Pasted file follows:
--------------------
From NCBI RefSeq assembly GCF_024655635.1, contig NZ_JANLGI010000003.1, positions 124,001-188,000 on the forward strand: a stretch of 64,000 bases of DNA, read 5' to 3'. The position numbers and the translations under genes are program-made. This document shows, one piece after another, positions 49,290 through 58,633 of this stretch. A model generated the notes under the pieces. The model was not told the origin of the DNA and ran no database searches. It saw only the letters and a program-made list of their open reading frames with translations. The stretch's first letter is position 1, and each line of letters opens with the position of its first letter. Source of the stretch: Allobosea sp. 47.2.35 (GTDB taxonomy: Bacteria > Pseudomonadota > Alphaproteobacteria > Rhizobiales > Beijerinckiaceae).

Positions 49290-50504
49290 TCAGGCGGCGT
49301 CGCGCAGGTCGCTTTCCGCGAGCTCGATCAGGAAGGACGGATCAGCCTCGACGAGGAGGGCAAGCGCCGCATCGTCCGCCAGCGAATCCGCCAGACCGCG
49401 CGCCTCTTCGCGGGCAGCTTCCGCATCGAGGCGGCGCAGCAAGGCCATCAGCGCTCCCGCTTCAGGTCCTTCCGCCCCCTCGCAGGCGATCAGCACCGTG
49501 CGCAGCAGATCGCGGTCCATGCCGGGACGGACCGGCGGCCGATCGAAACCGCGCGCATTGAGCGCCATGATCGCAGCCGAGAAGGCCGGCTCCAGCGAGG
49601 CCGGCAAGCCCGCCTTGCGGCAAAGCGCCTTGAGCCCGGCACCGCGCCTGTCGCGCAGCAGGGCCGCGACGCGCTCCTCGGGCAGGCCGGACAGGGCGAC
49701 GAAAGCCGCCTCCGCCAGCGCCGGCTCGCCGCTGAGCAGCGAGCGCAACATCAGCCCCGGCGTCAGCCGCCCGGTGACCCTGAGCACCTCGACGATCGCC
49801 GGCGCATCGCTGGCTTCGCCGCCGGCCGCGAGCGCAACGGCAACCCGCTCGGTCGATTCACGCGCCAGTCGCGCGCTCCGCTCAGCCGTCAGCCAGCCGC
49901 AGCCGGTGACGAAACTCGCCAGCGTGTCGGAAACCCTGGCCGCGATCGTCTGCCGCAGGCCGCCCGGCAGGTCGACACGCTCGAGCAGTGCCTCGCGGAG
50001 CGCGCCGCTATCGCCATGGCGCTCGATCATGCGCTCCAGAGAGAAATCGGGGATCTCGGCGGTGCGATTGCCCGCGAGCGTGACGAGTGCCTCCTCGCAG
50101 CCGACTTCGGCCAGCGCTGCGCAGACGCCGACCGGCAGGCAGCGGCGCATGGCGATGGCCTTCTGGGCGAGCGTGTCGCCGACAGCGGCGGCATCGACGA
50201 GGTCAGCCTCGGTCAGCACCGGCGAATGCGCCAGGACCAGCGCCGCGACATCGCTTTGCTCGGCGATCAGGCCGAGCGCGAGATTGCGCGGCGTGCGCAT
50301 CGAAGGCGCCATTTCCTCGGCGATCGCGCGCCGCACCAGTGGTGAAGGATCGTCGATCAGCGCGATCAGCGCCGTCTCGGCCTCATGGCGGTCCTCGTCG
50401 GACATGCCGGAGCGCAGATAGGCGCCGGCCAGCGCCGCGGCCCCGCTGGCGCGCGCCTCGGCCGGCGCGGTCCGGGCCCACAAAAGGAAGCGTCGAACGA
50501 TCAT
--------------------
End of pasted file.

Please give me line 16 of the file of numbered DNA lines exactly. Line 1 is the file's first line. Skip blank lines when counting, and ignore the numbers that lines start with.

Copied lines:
50501 TCAT